Madrid. WWF and the Organization of Associated Producers of Large Tuna Freezers (OPAGAC) will cooperate to improve the sustainability and transparency of tropical tuna fisheries in all of the world’s oceans. They convened to launch a Fishery Improvement Project (FIP) to help establish an appropriate management framework and good fishing practices that meet the sustainability standards set by the Marine Stewardship Council (MSC) and guarantee the sustainable fishing of tropical tuna stocks. OPAGAC, representing 40 Spanish purse seiners that operate in the Atlantic, the Pacific and the Indian Ocean, committed to important improvements of its fishing operations to reach MSC certification in 5 years.
A growing number of tropical tuna fisheries are overfished, such as bigeye tuna in the Western Pacific, yellowfin tuna in the Indian Ocean, or the Atlantic bigeye tuna. This worrying trend is a result of the lack of effective measures taken by Regional Fisheries Management Organizations (RFMOs), such as the non-existence of establishing harvest control rules and well-defined reference points for tuna, poor or no management of fishing capacity in most international fisheries, which has significantly increased the world fleet in recent years, the lack of proper management of fish aggregating devices (FADs), and insufficient control of the activities of long-line fishing vessels targeting tuna or the illegal use of driftnets.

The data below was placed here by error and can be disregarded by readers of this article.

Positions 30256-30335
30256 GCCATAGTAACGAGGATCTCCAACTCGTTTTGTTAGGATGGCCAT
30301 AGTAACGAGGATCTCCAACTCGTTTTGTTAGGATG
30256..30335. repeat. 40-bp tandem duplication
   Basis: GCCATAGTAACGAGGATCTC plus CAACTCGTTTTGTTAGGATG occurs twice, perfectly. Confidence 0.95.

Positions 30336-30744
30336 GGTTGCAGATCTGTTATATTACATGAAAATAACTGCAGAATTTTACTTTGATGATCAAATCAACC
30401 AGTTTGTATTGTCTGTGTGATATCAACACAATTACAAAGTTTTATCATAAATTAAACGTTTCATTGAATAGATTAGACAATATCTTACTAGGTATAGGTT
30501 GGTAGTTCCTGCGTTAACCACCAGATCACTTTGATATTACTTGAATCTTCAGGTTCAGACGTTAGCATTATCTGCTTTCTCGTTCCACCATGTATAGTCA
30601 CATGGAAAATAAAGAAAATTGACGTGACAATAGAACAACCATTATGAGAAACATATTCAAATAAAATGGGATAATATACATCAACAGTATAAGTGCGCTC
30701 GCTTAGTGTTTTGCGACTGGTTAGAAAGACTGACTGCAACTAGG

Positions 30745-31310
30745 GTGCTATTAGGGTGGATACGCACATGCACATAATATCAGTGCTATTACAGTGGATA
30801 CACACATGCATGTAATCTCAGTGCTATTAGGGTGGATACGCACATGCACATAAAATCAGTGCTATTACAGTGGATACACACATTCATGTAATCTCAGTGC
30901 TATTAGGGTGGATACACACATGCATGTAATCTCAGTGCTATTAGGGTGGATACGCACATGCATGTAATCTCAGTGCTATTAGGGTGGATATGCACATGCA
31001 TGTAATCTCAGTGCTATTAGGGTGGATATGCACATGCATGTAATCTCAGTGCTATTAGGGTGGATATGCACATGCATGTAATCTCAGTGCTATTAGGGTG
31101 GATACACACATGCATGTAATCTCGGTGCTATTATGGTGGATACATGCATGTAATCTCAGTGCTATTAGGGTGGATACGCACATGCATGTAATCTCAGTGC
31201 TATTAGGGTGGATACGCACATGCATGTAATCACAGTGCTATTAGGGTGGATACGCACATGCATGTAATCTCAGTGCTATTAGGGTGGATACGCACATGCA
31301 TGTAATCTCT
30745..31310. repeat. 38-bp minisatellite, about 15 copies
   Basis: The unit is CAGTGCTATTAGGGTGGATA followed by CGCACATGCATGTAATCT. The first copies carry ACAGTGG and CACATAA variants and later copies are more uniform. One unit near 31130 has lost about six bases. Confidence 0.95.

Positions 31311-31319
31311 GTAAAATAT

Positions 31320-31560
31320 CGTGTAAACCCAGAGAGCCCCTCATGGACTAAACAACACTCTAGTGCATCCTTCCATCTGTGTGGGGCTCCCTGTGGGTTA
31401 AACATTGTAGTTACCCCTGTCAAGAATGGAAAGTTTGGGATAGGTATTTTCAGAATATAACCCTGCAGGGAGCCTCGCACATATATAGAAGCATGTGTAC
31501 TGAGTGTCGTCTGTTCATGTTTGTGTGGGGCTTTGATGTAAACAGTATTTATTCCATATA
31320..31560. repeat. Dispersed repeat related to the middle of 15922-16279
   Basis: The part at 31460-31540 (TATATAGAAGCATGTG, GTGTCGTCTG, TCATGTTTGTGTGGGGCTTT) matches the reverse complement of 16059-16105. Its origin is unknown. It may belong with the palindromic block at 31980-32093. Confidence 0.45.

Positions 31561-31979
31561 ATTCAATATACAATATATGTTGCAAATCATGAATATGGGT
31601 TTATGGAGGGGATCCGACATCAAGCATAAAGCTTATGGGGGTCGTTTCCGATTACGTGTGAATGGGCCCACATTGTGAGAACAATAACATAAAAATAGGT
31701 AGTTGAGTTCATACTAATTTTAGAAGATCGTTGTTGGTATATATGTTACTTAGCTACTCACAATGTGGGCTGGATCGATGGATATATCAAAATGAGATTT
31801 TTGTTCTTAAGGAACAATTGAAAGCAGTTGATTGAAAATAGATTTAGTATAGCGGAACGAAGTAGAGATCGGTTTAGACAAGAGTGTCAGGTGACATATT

In order to prepare the work plan for the FIP, OPAGAC hired the fisheries consulting firm MRAG who conducted a pre-assessment of tropical tuna fisheries fished by OPAGAC vessels in the Atlantic, Indian, Eastern Pacific and Central and Western Pacific Oceans. WWF evaluated and completed the information from the pre-assessment, and together WWF and OPAGAC are now creating a FIP action plan. WWF, OPAGAC and other partners will work together through the FIP to ensure that the RFMOs responsible for the management of tropical tuna fisheries adopt appropriate regulatory frameworks for yellowfin, skipjack and bigeye tuna fisheries. The regulatory frameworks need harvest strategies and fishing levels based on the best available science, and that allow for maximum sustainable yield (MSY).